Of course, the thing that people are going to talk about the most with this film are the performances of it’s stars.  The most interesting thing about this cast is that it’s the first time that Scorsese is featuring both of his favorite leading men, DeNiro and DiCaprio in the same film.  Marty and Bobby have had perhaps the longest continuous partnership of actor and director that Hollywood has ever seen, going back 50 years to  their breakout film Mean Streets (1973).  Killers of the Flower Moon marks their 10th film together, and it’s clear that they both bring out the best in each other.  Not to be outdone, DiCaprio also seems to do his best work when acting for Scorsese, and Flower Moon is no exception.  In many ways, DiCaprio has the hardest role in the movie, because for most of the film he’s playing a bad person complicit in the conspiracy to kill multiple people throughout the story.  At the same time, he also has to show that there is a conscience underneath all the criminal activity, manifested through his genuine love for his wife and family.  A lot of actors would find it daunting to play a character like that, especially considering that the character could easily become too unlikable, not to mention a bit dim-witted.  But, Leo manages to strike the right balance and makes Ernest Burkhart a compelling character.  DeNiro likewise takes a character that could’ve been easily one dimensional and adds a bunch of complexity to the persona of William Hale, making him a rather interesting villain.  The scenes between him and DiCaprio are especially captivating.  It’s not the first time they’ve shared the screen together (going all the way back to 1993’s This Boy’s Life), but it is interesting to see the balance of power projected through their interactions on screen, showing both actors relishing in the material given to them in this film.  Of course the breakout for this movie is Lily Gladstone in the role of Mollie.  Her role is to ultimately represent the plight of the whole Osage people during this ordeal, and Lily does a magnificent job of creating a character in Mollie that represents quiet grace and power.  She says so much in this movie solely with a look.  It’s not a showy performance, and she more than anyone grounds this movie in it’s realism.  It’s a very brave performance too, given all the things that Mollie has to go through in this movie.  Unfortunately, the movie sort of sidelines her for a large chunk of the run time, which is another nitpick about the film, because you do miss the commanding presence that she brings to the movie.  A lot of the supporting cast is also great, with many of them played by character actors who feel right at home in the rugged setting.  One character actor named Ty Mitchell in particular looks like he was pulled right out of the old west with his distinct rugged features.  Like most of his other movies, Scorsese knows how to use his actors well.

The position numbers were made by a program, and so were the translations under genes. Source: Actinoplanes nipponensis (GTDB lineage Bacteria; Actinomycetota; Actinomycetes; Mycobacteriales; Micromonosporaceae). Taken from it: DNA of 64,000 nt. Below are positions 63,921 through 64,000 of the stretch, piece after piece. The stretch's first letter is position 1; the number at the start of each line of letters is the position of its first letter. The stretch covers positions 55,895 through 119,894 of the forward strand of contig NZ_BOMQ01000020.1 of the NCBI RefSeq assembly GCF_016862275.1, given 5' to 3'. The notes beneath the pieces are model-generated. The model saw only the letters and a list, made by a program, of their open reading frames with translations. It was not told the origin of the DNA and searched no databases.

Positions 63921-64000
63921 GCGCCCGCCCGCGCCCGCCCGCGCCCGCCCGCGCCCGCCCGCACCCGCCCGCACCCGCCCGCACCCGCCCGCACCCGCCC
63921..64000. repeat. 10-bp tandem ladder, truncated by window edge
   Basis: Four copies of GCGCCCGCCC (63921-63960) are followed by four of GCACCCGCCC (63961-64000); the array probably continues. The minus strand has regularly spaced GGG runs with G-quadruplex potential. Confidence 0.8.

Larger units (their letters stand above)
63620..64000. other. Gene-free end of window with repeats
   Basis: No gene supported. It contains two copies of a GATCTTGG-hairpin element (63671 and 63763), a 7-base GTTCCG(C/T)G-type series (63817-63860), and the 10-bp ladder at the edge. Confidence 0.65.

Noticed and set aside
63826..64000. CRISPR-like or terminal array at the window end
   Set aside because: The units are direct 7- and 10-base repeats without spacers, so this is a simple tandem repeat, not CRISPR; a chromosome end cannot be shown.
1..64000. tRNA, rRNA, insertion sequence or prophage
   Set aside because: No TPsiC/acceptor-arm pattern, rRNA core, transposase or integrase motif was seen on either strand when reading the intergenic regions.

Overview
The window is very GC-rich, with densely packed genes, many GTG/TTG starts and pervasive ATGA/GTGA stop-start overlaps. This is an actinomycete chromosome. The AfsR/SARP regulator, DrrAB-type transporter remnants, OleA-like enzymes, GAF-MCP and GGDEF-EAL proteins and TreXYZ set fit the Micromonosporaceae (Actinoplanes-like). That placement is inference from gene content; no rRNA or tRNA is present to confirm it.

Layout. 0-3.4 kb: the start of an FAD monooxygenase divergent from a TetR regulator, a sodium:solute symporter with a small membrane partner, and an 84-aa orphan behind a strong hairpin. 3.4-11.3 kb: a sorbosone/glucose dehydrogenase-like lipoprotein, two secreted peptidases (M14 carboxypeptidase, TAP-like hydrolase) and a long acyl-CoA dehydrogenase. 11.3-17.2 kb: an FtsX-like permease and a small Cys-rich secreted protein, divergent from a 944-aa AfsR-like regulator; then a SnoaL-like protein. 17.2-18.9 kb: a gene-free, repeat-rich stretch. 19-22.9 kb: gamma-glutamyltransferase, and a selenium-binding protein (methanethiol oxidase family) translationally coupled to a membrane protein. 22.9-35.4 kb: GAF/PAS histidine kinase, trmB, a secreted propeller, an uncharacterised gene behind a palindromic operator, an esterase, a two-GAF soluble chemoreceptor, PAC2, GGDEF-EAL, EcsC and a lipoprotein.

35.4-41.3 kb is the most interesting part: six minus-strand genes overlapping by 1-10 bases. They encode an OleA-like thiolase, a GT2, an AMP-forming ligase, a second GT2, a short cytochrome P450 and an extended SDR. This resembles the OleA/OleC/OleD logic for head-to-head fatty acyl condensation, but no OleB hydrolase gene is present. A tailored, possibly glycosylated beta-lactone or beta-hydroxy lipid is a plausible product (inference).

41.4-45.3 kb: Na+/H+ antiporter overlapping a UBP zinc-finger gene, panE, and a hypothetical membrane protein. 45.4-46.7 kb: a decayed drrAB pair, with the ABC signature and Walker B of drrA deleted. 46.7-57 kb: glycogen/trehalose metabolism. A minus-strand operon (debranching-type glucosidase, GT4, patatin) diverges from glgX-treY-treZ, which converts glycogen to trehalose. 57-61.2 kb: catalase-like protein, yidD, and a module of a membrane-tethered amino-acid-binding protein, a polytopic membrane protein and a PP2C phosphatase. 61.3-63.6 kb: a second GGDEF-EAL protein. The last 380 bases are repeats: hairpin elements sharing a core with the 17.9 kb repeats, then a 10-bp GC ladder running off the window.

Killers of the Flower Moon, for the most part, succeeds in creating a compelling and vast epic story about a dark time in our nation’s history.  Scorsese, naturally, nails all of the period details of the setting, and he doesn’t shy away from showing us all of the grisly details of what occurred in this true life story.  The violence in the film will still shock many, but it’s on par with what we’ve seen in most of Scorsese’s other films.  I don’t think any other filmmaker out there has made violence on screen feel so visceral and devoid of exploitation as he has.  When someone dies in his movies, you really feel the loss of a life, whether they were good or bad, and Flower Moon continues that tradition.  Comparatively, I feel that the movie falls a bit short of Scorsese at his absolute best, and that is largely due to the repetitiveness of the middle part of this movie.  Some of my favorite Scorsese films, like Goodfellas, The Departed (2006), The Wolf of Wall Street, and The Irishman just had better pacing from beginning to end.  Perhaps a tighter 3 hour cut would’ve made the movie work just a little bit better, but I honestly don’t know what would’ve been better left on the cutting room floor.  Individually, all the scenes are brilliant on their own, and just collectively it feels like a bit much.  Maybe on further re-watches the long length will feel a bit lighter.  Overall, it is still mightily impressive, and I’m happy that there are filmmakers who are not afraid to use 3+ hours to tell a story on the big screen.  It’s hard to know how well Killers of the Flower Moon will do with it’s 206 minute run time.  We are starting to see a bit of a revival of epic length movies recently at the box office, with Avatar: The Way of Water (2022) and Oppenheimer (2023) both banking huge profits in theaters despite 3 hour plus runtimes.  If anyone can achieve that same kind of success, it’s Martin Scorsese.  Killers of the Flower Moon may not be peak Scorsese, but it is nevertheless an impressive artistic achievement that should be seen on the biggest screen possible, and in many ways is a crucial documentation of a dark but pivotal chapter in history of the American West.  For shining a light on the troubled history that America has had with the first nation tribes that have been here long before there was an idea of America, the movie is very much an essential piece of cinematic art that we all need to see and absorb it’s greater meaning.

Rating: 8/10

What’s This? What’s This? – The Odd and Lasting 30 Year Legacy of Tim Burton’s The Nightmare Before Christmas